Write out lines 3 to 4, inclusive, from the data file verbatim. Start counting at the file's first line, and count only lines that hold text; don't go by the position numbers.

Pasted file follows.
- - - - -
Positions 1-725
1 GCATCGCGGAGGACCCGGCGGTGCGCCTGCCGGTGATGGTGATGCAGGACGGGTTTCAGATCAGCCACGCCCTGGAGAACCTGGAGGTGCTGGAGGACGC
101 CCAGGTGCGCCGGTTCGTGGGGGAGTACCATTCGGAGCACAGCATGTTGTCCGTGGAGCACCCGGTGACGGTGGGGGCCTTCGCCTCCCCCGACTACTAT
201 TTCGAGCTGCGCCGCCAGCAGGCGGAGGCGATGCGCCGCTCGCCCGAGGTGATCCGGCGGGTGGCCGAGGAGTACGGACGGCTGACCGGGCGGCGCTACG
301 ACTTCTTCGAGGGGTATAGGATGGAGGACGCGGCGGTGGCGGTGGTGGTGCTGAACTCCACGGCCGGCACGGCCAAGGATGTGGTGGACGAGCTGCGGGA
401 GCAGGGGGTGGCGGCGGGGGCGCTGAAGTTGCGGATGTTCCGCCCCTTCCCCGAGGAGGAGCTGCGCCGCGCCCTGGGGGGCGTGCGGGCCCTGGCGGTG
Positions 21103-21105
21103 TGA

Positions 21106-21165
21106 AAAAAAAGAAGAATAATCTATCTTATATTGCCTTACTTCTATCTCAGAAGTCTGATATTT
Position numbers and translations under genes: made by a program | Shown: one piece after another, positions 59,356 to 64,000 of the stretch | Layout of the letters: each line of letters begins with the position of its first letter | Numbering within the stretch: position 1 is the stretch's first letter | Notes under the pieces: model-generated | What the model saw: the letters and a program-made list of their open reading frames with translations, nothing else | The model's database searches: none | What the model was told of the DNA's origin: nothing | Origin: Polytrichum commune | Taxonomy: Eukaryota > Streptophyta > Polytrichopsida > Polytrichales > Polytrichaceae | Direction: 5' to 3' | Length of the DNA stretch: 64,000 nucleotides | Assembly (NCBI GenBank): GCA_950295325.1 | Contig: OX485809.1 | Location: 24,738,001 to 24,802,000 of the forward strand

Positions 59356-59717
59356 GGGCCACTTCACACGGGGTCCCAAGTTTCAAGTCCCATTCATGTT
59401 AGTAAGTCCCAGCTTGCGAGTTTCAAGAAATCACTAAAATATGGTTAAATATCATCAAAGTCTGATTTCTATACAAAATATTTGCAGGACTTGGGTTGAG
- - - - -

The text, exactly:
101 CCAGGTGCGCCGGTTCGTGGGGGAGTACCATTCGGAGCACAGCATGTTGTCCGTGGAGCACCCGGTGACGGTGGGGGCCTTCGCCTCCCCCGACTACTAT
201 TTCGAGCTGCGCCGCCAGCAGGCGGAGGCGATGCGCCGCTCGCCCGAGGTGATCCGGCGGGTGGCCGAGGAGTACGGACGGCTGACCGGGCGGCGCTACG